The Biography of the Snow Jeanie: A Merchant Vessel in the Pre-Revolution Tobacco Trade
MetadataShow full item record
This research follows an eighteenth-century merchant vessel through the major stages of its use, from its construction to its final voyage, highlighting the human interactions that occurred in and around the vessel and its movements. The goal is to provide a narrative overview of the social and economic impact of the maritime industry in colonial America and to show how a single vessel could connect different cultures and economies. The research focuses on the tobacco trade between the Scottish “tobacco lord” John Glassford and the British North American colonists who provided the goods and services that enabled the trade. The study’s evidence is based upon the letter book of Alexander Henderson, a Scottish shop owner in Chesapeake Virginia and a factor of Glassford. The book includes letters detailing ship use, the exchange of goods, and business practices. In addition, ship records from Port Glasgow and Port Greenock provide information on the movements and descriptions of the tobacco ships themselves. By detailing the multiple stages a vessel encountered during a voyage, one can create a holistic study of the maritime industry’s socioeconomic impact and the stories that a single wooden vessel can tell about pre-Revolution America.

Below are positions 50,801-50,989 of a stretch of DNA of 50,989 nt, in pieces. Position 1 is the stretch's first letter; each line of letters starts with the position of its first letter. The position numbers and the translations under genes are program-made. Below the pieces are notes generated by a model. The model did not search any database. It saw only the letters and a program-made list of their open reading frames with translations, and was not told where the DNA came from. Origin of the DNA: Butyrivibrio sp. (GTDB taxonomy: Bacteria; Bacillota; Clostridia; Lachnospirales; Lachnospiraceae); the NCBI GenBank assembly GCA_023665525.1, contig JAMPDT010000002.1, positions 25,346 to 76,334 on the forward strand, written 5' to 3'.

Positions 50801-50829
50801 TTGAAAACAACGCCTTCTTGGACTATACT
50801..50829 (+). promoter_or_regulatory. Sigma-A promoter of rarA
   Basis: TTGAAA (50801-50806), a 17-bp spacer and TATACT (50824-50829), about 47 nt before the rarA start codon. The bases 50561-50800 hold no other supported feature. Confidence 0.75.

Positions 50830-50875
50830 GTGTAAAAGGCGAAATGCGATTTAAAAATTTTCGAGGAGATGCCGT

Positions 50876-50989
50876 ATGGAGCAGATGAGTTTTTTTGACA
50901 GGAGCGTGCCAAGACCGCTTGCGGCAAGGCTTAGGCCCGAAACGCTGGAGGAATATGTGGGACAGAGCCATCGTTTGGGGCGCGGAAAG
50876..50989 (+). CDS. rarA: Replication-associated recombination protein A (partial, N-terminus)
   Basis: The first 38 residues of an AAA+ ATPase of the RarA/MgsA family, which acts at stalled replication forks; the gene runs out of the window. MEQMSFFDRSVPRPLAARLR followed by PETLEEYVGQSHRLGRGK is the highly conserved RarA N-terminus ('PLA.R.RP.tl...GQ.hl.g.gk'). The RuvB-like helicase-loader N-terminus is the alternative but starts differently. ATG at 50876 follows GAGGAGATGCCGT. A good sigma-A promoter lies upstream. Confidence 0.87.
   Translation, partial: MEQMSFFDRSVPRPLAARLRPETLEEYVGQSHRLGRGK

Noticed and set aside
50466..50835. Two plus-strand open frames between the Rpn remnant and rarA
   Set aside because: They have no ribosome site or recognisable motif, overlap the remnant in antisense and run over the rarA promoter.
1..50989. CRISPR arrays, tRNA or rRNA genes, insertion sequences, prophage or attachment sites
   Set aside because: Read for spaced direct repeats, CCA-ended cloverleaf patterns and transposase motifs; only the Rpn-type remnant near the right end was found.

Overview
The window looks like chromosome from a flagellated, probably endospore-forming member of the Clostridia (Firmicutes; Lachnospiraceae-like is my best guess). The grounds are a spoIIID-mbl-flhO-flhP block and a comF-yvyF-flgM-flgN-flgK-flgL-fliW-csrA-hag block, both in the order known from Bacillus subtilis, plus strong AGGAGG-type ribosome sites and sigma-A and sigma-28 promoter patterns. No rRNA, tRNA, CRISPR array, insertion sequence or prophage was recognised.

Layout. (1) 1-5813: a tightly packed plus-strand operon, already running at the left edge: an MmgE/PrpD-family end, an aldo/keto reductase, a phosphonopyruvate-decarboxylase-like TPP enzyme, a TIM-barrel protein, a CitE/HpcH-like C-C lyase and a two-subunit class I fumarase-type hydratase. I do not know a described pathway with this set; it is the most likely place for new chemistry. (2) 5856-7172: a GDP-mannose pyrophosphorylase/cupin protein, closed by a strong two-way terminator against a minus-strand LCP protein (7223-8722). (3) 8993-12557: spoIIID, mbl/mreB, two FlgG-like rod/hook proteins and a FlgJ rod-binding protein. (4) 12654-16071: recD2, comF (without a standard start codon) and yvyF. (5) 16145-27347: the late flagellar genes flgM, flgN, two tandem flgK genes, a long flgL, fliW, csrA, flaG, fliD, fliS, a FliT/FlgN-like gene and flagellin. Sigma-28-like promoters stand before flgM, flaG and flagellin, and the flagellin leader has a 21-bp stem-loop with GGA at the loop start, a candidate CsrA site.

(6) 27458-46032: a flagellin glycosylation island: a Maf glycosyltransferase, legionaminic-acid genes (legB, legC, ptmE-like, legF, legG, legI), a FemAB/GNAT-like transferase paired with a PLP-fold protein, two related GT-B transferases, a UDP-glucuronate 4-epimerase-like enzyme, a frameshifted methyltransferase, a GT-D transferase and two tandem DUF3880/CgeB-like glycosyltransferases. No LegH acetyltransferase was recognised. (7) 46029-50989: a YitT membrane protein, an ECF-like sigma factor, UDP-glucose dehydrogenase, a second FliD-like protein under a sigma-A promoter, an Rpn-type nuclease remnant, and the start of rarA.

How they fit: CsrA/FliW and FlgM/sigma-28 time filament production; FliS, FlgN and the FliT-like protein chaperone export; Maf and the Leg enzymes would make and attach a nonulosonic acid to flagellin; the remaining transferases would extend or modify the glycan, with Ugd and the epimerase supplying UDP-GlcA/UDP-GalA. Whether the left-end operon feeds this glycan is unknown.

SubjectHistory, tobacco, ships, merchants, eighteenth century, colonial America, Glasgow, shipbuilding, Chesapeake
Costello, Renee (2015). The Biography of the Snow Jeanie: A Merchant Vessel in the Pre-Revolution Tobacco Trade. Honors and Undergraduate Research. Available electronically from